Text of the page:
Where do States Stand on Affordable Care Act’s Essential Health Benefits?

By Joe Touschner

As shocking as it may seem, the end of the year is less than 90 days away.  That’s right, we’re in the fourth quarter, the one that includes Halloween, Thanksgiving, the holiday season, and New Year’s Eve.  The third quarter wrapped up at the end of September, and with it the time frame that HHS suggested in its EHB guidance that states would have to select a benchmark plan.

Does that mean we know the essential health benefits for each state?  Not yet.  While many states have moved to select benchmark plans, others are taking advantage of the flexibility HHS has provided and have yet to make a choice.  And remember that selecting a benchmark plan is one step in setting the essential health benefits—some benchmark plans need to be supplemented to fulfill the Affordable Care Act’s standards.  You might further recall that the ACA gave the Secretary of HHS—not the states—the authority to set the EHBs. We expect HHS to formally propose rules that recognize states’ choices or implement the default option that the Department has outlined.

So given all that, where do we stand?  Twenty-four states and DC have chosen or made a recommendation on a benchmark plan and many have also identified supplementary benefits. Most have chosen a small group market plan as the benchmark, with a few selecting HMOs or a state employee plan.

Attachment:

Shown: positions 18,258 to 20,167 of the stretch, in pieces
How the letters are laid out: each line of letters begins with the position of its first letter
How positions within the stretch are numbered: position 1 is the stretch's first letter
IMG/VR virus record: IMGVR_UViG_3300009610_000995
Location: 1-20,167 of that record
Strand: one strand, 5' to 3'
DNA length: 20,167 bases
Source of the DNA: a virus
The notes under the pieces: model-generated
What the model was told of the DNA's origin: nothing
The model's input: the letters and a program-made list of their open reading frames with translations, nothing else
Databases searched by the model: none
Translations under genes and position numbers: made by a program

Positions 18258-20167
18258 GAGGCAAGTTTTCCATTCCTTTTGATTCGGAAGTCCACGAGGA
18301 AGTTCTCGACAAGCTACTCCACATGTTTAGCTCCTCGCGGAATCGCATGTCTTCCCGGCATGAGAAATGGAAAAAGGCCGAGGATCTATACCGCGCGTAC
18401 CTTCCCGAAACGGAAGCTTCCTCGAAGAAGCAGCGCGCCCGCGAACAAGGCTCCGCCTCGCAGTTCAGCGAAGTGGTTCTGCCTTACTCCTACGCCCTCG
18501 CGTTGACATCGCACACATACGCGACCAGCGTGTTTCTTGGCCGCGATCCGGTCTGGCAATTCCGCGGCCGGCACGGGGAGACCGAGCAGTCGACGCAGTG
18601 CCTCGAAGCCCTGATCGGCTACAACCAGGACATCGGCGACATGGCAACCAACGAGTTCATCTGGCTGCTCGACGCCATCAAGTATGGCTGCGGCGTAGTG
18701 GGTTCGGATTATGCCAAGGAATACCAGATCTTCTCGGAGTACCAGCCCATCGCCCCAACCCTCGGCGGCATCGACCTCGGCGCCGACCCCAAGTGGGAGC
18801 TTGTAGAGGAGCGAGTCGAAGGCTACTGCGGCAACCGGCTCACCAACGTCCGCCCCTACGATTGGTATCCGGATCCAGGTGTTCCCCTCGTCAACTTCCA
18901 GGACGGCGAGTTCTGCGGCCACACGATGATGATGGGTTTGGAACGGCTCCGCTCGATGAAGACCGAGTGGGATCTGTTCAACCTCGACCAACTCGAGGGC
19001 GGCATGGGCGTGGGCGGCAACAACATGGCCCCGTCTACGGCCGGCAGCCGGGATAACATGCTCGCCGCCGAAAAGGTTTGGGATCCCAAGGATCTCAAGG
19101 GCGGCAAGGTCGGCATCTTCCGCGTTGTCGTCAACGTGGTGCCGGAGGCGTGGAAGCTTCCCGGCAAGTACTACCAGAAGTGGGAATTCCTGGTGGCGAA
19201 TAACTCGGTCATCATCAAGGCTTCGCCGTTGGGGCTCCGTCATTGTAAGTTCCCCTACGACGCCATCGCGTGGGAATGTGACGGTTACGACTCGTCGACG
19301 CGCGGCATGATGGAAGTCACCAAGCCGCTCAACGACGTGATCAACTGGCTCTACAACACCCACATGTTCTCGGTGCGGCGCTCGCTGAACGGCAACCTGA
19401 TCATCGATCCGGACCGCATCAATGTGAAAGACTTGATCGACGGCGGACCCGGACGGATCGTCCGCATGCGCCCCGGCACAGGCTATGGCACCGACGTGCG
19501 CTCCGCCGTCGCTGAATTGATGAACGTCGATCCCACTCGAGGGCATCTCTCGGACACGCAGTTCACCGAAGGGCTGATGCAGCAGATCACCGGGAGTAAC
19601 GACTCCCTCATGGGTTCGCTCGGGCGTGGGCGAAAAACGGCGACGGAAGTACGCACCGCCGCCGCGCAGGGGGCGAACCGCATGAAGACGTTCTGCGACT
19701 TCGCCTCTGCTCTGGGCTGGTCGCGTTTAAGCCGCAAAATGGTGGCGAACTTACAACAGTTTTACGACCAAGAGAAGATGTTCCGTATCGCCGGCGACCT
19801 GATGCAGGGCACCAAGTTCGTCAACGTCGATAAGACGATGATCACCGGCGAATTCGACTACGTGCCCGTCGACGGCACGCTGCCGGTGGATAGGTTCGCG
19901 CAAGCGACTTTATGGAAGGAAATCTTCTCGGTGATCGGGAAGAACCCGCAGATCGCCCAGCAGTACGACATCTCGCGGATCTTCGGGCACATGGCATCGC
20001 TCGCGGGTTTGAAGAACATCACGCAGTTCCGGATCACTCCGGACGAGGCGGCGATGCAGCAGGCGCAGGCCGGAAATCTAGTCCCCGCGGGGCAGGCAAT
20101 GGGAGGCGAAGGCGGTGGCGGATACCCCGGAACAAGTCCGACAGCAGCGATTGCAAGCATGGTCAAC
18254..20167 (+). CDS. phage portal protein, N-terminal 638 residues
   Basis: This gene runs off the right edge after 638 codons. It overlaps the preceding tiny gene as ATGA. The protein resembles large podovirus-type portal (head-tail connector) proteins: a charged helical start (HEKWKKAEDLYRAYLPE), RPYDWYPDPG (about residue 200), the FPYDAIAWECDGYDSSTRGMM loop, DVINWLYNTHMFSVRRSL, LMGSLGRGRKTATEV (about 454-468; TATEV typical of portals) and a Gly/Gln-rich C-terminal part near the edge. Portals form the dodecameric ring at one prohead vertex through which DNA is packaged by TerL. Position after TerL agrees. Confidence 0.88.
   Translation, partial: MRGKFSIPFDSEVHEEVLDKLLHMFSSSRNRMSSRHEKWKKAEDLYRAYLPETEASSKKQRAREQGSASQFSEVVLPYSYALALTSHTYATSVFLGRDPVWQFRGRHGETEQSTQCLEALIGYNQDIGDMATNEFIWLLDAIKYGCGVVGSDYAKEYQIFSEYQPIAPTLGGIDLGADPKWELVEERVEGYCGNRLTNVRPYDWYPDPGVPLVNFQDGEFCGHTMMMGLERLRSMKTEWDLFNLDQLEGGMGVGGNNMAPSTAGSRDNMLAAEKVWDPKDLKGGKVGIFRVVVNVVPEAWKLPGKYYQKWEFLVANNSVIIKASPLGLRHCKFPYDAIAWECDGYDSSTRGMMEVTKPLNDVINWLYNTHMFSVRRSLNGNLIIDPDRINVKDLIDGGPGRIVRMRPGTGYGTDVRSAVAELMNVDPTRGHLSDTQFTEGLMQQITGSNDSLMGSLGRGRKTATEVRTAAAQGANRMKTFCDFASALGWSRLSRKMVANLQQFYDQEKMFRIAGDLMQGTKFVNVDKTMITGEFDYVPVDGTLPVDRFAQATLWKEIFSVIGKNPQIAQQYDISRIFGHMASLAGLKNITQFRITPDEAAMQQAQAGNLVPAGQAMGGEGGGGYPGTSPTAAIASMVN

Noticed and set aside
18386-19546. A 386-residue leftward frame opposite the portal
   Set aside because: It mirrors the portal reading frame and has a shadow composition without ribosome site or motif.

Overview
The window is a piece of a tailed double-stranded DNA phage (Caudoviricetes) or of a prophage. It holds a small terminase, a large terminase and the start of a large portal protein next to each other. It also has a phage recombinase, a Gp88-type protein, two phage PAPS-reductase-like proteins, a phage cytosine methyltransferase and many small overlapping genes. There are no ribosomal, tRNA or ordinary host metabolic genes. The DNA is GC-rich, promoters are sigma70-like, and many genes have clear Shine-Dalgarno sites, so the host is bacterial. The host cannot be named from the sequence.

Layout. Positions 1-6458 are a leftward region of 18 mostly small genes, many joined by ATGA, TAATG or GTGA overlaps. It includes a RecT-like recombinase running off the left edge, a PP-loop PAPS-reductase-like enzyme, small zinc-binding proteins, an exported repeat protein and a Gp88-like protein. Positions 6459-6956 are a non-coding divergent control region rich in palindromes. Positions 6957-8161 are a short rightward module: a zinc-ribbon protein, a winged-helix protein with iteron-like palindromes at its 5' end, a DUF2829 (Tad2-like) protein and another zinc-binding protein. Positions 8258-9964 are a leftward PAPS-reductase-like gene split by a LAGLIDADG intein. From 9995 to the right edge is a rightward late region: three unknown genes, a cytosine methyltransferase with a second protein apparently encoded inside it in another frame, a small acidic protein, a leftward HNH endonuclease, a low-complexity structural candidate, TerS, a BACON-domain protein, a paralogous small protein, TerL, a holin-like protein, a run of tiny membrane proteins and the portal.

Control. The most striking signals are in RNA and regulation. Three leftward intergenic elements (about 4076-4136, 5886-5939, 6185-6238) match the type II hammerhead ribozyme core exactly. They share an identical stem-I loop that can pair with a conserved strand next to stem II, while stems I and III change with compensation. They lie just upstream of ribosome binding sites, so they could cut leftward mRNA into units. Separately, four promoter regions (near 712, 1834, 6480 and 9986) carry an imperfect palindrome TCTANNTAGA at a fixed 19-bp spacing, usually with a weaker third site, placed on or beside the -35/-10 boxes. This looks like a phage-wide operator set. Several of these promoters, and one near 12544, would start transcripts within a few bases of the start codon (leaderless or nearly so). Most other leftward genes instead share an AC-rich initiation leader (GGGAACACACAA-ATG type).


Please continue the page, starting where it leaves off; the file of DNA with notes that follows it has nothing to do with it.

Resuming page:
As Say Ahhh! readers likely know, one of the categories the ACA requires to be covered is “pediatric services, including oral and vision care”. We think that clearly means children should receive the full range of services they need, including oral, vision, and other types of services.  But the guidance from HHS so far has only emphasized the oral and vision aspects of this category, so to the extent states have supplemented their benchmark plans’ pediatric services, they have covered only oral and vision.  Twelve states have identified or recommended their state’s CHIP dental benefit package as the pediatric oral health benefit benchmark.  At least one (Rhode Island) has recommended the federal employees dental benefit package as the kids dental benefit.  For vision services, some states have identified the federal employees plan, while others have pointed to their CHIP vision benefits, even though this was not explicitly mentioned as an option in federal guidance.

Dedicated EHB watchers can check out State Refor(u)m’s collection of state choices and recommendations.  Another valuable resource for state advocates comes from the Child and Family Policy Center in Iowa.  CPFC has identified eight questions advocates should ask about essential health benefits for children; the questions emphasize getting children the full spectrum of services they need to grow and develop to their fullest potential.

The process of setting the essential health benefits continues—more states may act to make choices and we expect federal rules to make the selections official before the year is fully out.  Stay tuned for more on this process and how it impacts kids and their families.